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Lu Chao’s Paintings Convey the Overwhelming Nature of Crowds

People packed on train platforms and congregated in public spaces - these images that are so familiar to the city dweller are the inspiration behind Lu Chao’s surreal oil paintings. The artist references the detailed, expressive brushstrokes of classical Chinese painting, applied to a contemporary subject matter, to provide an honest reflection of his personal experiences with living in some of the world's most populated cities.


People packed on train platforms and congregated in public spaces – these images that are so familiar to the city dweller are the inspiration behind Lu Chao’s surreal oil paintings. The artist references the detailed, expressive brushstrokes of classical Chinese painting, applied to a contemporary subject matter, to provide an honest reflection of his personal experiences with living in some of the world’s most populated cities.


Lu Chao was born in 1988 in Shenyang, China. He studied Oil Painting at China’s Central Academy of Fine Art in Beijing and completed his Masters degree in Painting at the Royal College of Art in London. His work has been exhibited in numerous galleries in Hong Kong, Beijing, London, Brussels, and Mexico City.



In an interview with Back of House, the artist discussed how one particular experience as a student in London helped to influence the subject matter of his work. “One morning in 2010, I took the tube to college and as I looked downwards toward the second floor of the station, I was shocked by all the crowds waiting to get into the platform. I had the feeling that everyone looked the same and then I was overwhelmed by the sense that what I was seeing were not real people at all. What I saw instead was only black dots squirming together. This inspired my art to this day.”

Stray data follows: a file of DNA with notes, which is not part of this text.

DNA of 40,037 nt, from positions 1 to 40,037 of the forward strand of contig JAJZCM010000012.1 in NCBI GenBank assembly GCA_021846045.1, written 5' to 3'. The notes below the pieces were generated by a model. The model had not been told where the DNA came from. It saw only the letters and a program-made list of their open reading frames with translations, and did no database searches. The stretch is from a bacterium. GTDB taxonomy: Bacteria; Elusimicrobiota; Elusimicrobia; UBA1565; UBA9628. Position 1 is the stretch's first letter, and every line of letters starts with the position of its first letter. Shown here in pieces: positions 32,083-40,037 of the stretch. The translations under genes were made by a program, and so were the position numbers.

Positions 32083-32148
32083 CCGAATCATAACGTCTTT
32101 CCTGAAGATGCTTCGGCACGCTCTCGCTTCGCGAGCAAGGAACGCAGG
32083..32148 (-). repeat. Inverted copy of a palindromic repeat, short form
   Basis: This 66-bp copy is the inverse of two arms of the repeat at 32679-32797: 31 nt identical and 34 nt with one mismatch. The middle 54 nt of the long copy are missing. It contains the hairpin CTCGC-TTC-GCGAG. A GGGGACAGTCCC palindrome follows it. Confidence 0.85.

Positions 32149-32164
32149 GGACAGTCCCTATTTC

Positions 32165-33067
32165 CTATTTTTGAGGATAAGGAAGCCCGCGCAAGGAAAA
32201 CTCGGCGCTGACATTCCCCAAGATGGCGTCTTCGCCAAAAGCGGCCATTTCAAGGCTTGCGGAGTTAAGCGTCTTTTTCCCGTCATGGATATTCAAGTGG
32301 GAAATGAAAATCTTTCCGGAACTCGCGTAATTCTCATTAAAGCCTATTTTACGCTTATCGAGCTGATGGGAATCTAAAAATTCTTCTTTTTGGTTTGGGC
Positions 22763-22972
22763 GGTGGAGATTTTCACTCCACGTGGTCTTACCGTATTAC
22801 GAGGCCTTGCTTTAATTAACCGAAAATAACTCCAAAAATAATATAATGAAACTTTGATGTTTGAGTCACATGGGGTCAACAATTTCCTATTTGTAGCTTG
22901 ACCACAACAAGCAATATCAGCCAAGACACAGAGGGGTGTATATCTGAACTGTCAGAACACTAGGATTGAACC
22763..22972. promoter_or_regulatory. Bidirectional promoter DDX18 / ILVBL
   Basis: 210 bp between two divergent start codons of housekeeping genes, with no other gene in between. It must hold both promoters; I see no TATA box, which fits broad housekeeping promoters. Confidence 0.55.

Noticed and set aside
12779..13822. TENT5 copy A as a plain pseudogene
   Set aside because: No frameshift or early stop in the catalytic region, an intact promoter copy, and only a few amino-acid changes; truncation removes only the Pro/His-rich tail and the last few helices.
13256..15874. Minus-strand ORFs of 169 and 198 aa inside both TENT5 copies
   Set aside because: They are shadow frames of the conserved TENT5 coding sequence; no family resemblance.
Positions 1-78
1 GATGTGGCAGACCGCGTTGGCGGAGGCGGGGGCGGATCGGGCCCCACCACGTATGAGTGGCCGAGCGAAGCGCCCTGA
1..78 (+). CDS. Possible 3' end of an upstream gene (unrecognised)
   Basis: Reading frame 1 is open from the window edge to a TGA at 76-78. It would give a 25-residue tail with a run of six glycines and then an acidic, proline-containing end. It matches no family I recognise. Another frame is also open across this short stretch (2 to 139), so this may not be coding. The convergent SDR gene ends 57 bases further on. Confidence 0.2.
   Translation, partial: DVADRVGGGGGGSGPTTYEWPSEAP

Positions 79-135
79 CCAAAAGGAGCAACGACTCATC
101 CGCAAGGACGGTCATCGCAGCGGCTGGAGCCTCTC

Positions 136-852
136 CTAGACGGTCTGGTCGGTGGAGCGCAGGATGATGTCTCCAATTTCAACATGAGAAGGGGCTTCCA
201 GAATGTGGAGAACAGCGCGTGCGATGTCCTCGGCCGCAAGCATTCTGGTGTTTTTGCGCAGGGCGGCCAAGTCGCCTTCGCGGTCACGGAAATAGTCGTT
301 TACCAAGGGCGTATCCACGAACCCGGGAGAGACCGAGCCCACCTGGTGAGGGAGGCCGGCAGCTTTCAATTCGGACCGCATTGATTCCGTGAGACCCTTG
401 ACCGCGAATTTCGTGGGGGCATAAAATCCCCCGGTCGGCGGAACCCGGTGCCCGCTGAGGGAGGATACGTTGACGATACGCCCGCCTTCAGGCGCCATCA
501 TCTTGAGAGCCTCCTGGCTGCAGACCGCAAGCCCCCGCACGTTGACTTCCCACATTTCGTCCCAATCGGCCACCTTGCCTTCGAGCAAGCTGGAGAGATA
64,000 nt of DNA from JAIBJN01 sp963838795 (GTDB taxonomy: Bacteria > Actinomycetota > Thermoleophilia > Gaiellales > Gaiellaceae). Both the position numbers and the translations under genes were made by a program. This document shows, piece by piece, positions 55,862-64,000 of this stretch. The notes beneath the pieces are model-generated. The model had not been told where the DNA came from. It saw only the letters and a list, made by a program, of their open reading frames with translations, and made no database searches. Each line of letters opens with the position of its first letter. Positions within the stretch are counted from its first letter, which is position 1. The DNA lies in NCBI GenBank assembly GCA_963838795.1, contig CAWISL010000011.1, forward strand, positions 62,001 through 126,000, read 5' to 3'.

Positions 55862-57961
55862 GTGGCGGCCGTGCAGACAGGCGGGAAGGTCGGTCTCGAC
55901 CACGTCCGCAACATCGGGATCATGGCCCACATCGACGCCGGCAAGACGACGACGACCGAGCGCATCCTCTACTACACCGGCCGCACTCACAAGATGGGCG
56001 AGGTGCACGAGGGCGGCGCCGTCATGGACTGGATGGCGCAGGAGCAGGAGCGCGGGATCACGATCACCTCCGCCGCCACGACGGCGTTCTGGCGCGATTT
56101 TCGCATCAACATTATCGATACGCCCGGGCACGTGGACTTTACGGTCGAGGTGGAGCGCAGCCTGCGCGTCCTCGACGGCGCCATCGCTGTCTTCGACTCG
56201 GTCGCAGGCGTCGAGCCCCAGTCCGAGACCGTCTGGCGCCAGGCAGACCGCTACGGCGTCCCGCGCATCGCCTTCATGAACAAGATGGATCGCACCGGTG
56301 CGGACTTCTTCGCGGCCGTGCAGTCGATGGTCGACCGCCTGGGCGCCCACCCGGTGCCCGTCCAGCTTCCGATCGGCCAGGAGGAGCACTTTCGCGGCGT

His paintings often depict people in unusual and surreal contexts – such as ant-sized figures flocking towards a giant sinkhole, or crowds stacked high and teetering on dessert towers. In other scenes, the subjects appear to be objects of curiosity for some larger than life, invisible entity that examines them in a science lab or encases them in glass for public exhibition. The artist’s work also suggests the notion of control and identity that is lost in large groups of people. In many of his works, he takes great care to give distinct hairstyles, facial expressions and clothing to each person, yet one cannot help but feel that their individuality is overpowered by the dominant force of the larger collective.



Lu Chao currently works and lives in Beijing and London.

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